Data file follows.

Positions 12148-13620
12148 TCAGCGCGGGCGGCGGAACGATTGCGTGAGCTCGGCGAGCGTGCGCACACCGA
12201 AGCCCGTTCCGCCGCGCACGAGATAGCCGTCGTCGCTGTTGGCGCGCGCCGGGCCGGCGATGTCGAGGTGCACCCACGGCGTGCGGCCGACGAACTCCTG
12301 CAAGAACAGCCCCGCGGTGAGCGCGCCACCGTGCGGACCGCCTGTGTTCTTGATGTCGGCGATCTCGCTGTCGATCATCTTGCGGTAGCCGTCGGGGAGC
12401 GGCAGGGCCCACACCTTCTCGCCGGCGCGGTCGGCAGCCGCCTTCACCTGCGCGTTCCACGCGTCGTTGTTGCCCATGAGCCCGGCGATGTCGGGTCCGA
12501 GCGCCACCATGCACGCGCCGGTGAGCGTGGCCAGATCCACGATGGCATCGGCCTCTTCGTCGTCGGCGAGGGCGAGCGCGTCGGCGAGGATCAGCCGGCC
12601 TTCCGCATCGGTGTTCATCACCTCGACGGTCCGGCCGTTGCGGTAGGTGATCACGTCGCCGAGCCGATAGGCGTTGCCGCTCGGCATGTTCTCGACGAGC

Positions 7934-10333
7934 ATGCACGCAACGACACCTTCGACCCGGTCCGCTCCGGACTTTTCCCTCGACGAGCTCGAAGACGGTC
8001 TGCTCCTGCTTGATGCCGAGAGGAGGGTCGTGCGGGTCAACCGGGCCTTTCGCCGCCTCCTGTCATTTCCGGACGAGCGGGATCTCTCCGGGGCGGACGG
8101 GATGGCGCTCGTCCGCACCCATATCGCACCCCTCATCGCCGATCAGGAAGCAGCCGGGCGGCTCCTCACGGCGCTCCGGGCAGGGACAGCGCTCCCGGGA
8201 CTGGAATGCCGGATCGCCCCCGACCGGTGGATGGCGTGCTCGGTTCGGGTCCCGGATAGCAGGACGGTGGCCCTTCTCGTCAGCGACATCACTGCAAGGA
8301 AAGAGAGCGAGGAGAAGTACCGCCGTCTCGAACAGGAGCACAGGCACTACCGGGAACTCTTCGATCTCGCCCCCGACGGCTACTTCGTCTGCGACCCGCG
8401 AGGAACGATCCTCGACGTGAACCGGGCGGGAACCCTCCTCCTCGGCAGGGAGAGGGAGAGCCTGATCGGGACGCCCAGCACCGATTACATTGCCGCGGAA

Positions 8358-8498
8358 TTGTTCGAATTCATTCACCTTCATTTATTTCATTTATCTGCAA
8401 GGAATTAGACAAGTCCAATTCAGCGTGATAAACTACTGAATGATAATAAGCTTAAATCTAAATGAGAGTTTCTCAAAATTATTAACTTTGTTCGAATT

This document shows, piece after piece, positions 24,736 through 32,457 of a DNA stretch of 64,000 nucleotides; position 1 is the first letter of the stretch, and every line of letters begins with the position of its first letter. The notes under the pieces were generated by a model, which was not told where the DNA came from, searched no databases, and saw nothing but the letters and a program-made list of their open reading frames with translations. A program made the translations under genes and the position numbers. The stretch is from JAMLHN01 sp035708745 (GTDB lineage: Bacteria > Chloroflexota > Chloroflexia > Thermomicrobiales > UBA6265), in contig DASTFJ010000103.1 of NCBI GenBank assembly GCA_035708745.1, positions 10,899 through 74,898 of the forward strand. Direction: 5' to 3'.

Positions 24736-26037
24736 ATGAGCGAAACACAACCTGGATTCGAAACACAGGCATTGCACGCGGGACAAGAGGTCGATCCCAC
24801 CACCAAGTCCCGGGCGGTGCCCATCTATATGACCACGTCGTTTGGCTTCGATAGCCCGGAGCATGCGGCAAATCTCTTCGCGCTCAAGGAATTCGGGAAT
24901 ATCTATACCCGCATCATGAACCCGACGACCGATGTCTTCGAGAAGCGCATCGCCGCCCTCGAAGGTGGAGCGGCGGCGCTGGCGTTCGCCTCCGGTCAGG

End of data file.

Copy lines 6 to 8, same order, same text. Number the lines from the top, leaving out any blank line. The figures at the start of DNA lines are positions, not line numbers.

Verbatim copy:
12501 GCGCCACCATGCACGCGCCGGTGAGCGTGGCCAGATCCACGATGGCATCGGCCTCTTCGTCGTCGGCGAGGGCGAGCGCGTCGGCGAGGATCAGCCGGCC
12601 TTCCGCATCGGTGTTCATCACCTCGACGGTCCGGCCGTTGCGGTAGGTGATCACGTCGCCGAGCCGATAGGCGTTGCCGCTCGGCATGTTCTCGACGAGC

Positions 7934-10333